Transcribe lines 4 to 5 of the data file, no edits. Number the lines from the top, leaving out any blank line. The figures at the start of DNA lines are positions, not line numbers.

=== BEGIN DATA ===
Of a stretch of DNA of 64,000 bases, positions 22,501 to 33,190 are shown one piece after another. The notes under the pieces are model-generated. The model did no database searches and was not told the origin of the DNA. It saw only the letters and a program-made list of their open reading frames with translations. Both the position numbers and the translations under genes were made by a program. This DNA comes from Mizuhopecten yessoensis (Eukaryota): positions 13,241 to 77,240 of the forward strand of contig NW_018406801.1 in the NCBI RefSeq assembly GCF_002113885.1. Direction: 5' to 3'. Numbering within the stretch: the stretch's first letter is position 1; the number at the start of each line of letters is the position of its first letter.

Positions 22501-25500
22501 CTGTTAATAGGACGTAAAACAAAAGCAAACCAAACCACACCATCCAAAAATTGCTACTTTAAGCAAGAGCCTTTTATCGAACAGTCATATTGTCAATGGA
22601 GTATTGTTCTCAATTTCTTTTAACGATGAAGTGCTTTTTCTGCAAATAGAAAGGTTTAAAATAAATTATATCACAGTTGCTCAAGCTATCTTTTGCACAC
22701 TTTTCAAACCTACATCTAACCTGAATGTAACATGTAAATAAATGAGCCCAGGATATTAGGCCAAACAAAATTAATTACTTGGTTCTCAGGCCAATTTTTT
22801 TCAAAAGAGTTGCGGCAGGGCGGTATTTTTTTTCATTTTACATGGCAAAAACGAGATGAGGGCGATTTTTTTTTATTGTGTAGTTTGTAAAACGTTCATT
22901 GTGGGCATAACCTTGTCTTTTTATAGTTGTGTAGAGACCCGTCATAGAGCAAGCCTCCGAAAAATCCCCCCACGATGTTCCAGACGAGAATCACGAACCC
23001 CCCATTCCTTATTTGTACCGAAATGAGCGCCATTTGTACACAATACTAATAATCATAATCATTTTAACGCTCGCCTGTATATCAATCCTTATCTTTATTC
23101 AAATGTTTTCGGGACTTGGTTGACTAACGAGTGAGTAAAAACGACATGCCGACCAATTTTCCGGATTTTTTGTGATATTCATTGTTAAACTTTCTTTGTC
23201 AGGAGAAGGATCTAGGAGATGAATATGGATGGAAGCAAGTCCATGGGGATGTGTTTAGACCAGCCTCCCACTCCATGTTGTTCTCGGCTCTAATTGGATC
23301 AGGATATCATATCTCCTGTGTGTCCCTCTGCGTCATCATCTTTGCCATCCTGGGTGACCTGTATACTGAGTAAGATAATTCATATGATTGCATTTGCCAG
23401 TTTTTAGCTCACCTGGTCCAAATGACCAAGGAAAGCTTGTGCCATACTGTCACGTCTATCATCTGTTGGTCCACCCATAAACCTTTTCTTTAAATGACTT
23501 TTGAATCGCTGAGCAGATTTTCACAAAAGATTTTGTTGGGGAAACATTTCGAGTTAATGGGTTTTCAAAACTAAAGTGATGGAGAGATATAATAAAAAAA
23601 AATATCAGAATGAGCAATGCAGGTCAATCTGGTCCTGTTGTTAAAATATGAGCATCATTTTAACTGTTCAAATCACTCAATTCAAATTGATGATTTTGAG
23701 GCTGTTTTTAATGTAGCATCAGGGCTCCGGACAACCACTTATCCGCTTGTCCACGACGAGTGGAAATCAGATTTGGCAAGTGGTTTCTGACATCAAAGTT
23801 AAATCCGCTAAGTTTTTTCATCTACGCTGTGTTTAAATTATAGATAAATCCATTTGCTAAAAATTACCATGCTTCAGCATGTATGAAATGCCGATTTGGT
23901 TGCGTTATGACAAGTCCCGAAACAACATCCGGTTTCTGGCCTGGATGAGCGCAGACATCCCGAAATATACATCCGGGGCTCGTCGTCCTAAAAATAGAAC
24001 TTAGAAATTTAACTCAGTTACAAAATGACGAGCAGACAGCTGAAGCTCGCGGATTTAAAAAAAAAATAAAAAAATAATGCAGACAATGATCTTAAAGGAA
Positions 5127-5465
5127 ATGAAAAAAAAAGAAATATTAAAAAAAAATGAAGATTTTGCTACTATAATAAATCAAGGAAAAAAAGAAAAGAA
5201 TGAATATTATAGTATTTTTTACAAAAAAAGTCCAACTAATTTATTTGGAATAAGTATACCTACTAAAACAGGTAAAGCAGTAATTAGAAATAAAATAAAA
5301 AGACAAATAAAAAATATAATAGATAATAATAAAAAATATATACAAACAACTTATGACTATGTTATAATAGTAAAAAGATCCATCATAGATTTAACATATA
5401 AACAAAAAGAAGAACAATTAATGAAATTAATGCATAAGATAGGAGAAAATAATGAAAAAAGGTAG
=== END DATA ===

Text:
22601 GTATTGTTCTCAATTTCTTTTAACGATGAAGTGCTTTTTCTGCAAATAGAAAGGTTTAAAATAAATTATATCACAGTTGCTCAAGCTATCTTTTGCACAC
22701 TTTTCAAACCTACATCTAACCTGAATGTAACATGTAAATAAATGAGCCCAGGATATTAGGCCAAACAAAATTAATTACTTGGTTCTCAGGCCAATTTTTT